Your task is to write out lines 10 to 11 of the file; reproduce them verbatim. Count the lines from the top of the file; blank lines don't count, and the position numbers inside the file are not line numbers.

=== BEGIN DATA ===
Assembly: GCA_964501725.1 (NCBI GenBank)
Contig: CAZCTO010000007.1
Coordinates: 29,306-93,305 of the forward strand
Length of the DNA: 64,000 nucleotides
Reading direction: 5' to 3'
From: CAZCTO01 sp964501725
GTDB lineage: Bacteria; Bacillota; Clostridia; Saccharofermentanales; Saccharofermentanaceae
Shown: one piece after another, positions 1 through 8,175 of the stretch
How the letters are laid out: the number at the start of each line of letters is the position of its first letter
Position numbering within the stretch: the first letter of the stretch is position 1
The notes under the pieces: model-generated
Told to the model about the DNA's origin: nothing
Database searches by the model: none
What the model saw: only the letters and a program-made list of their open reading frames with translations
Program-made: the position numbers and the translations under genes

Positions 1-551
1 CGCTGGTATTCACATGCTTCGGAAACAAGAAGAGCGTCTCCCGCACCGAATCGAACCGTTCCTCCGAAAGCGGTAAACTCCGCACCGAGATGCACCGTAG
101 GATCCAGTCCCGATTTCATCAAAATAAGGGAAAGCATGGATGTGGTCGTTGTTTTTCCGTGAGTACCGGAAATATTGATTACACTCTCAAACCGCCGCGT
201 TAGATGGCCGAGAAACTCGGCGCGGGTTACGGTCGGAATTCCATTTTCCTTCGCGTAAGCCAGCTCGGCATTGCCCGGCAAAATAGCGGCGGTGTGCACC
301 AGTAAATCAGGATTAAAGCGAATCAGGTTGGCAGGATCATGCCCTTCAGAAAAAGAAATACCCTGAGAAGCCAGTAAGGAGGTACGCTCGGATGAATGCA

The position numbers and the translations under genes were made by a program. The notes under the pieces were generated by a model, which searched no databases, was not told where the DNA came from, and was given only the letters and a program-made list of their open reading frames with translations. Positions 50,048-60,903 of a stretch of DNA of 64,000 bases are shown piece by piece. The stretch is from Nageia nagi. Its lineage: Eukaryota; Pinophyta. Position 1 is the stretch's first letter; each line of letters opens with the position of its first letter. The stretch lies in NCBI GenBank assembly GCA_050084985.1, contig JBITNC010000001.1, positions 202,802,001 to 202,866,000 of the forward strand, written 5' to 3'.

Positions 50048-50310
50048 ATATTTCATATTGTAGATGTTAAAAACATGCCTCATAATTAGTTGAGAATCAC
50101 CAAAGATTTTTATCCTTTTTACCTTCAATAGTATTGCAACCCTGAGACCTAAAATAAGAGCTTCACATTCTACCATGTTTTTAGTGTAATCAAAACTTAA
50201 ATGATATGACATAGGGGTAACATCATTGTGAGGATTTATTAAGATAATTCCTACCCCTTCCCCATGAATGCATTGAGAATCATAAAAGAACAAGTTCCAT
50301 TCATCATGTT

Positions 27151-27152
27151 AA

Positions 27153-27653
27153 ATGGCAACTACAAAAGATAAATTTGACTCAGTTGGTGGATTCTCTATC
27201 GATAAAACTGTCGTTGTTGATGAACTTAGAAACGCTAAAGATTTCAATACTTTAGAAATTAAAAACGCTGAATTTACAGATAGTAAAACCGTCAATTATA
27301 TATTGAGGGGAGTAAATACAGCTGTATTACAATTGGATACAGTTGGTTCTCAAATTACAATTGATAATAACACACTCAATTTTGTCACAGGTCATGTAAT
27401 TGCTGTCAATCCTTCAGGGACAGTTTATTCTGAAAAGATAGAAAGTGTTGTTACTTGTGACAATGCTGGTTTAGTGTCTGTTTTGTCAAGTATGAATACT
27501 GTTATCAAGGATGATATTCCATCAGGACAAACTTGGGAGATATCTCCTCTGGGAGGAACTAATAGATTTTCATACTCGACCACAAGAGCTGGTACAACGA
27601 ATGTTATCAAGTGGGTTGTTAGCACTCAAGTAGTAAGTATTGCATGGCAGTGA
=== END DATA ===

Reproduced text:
Position numbering within the stretch: the first letter of the stretch is position 1
The notes under the pieces: model-generated